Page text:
In the fall of 2004 Sheila made drawings, and Rita took them to that same Amish family: the Gingeriches. In spring 2005, the first Woolgatherings basket was made. Sheila hadn’t planned to go into business, but as soon as other rug hookers, needleworkers, quilters, and other crafters saw her basket they wanted one, too. The first baskets were sold in June of that same year. Sadly, Rita died in 2006, but Sheila kept going, and the Woolgatherings website went live in 2010, two years after Sheila retired.
All communication with the basket makers is via letters and the US postal service. There is no phone in the Amish community, and boxes go into the horse and buggy and down the road to the post office (though orders for them can be placed the modern way: online or on the phone!).
Woolgatherings’ baskets are so well made that they can be passed along for generations. They’re primitive in style, but a great accent for almost any décor. Sheila uses hers as a side table when she’s home, then puts on luggage wheels when she wants to work in a different room or head off on a retreat. The fixed handle is designed to hold a fabric cutter or clamp-on light.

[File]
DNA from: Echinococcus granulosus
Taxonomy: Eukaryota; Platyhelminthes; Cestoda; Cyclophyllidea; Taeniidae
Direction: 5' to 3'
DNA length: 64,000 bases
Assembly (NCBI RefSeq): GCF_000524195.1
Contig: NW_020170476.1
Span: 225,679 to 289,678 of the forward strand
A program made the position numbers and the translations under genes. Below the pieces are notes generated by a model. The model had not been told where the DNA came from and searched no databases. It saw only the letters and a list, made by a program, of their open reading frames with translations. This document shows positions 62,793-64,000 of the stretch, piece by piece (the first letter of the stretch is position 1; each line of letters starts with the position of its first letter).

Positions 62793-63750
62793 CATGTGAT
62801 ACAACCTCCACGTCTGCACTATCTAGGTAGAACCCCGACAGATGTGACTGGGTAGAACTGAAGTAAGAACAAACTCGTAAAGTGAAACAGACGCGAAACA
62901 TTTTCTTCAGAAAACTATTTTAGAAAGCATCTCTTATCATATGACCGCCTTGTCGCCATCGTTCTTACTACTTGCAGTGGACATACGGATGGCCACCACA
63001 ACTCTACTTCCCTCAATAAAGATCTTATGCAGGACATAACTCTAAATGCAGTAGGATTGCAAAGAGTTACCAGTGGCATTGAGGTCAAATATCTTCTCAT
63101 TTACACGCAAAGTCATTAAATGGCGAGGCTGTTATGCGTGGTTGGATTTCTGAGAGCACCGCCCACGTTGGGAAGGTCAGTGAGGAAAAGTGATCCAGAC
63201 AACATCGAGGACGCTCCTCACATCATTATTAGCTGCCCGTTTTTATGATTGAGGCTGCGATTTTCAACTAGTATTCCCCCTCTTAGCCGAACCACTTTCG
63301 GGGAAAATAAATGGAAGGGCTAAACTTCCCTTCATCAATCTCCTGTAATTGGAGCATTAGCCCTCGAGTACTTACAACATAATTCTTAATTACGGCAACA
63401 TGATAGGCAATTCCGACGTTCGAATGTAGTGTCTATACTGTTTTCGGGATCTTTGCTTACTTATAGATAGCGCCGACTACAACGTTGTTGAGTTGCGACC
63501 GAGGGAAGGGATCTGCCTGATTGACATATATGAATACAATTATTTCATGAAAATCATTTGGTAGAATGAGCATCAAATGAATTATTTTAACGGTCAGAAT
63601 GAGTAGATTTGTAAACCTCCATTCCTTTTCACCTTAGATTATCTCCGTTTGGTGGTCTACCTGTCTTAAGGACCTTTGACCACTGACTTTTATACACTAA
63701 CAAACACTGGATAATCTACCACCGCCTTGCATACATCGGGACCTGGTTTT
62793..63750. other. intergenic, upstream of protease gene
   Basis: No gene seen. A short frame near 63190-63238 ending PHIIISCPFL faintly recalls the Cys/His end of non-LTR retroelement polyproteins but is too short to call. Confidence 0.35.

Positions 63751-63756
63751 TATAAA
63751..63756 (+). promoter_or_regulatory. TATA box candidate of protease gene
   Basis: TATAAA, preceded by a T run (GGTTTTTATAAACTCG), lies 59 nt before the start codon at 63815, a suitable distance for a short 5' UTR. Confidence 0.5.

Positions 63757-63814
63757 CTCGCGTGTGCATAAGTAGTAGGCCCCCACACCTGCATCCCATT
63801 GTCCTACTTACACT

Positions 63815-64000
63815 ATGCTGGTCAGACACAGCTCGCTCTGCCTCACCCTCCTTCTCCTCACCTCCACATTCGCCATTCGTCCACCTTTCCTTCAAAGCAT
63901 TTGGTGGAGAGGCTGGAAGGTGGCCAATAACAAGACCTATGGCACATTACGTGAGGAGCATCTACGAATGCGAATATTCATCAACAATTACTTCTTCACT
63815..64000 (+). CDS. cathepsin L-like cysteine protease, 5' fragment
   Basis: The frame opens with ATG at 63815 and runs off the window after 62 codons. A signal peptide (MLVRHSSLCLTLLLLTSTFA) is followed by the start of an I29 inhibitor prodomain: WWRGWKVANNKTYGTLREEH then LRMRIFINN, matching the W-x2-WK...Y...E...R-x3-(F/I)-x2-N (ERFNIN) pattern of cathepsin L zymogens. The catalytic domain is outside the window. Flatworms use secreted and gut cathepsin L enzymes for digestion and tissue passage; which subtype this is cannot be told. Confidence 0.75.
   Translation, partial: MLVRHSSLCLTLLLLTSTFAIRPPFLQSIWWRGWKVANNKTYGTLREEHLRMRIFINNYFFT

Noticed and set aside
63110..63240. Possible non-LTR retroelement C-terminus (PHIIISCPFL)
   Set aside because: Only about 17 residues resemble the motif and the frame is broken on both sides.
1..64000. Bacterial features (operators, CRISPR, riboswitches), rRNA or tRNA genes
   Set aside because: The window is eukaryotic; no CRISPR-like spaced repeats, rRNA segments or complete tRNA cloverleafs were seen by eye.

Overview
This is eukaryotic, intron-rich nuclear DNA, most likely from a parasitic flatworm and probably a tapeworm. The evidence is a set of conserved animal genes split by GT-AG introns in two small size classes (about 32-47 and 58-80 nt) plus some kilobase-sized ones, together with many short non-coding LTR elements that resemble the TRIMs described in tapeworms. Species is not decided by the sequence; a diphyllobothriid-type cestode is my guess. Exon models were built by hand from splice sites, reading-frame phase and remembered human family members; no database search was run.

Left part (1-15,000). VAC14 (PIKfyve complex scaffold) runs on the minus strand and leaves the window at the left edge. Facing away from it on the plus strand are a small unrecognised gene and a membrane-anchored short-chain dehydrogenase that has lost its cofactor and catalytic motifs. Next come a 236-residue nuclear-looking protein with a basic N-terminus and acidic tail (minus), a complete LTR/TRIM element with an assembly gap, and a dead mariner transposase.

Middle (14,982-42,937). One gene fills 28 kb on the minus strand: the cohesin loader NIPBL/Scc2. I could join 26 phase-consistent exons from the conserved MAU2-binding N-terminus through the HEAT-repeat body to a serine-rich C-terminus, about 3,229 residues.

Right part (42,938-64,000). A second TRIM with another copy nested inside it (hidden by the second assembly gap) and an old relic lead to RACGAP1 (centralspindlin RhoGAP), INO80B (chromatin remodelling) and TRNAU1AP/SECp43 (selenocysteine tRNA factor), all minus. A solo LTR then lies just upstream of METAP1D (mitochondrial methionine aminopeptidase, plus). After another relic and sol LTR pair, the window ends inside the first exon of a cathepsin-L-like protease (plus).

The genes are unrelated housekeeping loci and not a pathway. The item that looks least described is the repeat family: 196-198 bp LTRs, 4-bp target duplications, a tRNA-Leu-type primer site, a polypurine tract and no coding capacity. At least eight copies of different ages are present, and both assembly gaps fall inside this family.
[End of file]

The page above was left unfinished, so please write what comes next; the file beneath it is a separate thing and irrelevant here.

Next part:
Sheila is growing her business at a comfortable pace. Handmade baskets, like rugs and quilts, take time, and she isn’t planning to sell them by the thousands. She has retired from her job with the city of Mesquite and wants to supplement her retirement income and have money for rug camps and supplies.
The original basket has been joined by other shapes and sizes, all of which are multipurpose. Smaller baskets can be used for casseroles, silverware, and snippets of this and that. Knitters are especially fond of the pie and cake baskets! The extra-large nesting basket is the perfect fit for an oval Crock-Pot. Sheila keeps baskets in her car to corral what she needs for errands. I’ve got one on order to hold scraps from paper crafting projects.
Picture a young boy sitting on the floor next to his mother as she works on a hooked rug, or a little girl under the quilt her grandmother’s guild is making. A Woolgatherings basket is nearby. The children peer inside at the colorful fabric, and they learn to appreciate the time that goes into what covers them at night or decorates the floor or wall. Just like Sheila, these children will grow up loving to make things. And the basket they use just might be the one that mom or grandma purchased from Woolgatherings.
Woolgatherings’ products are available through www.wool-gatherings.com, as well as at vendors’ night at rug camps, craft, quilting, and FiberFest shows. Contact Sheila via email through the website for her schedule.
Hello, Friends! We have found ourselves midweek again, and offering up another slice of “What is it?”.
We have confidence that you will crack the puzzle this week!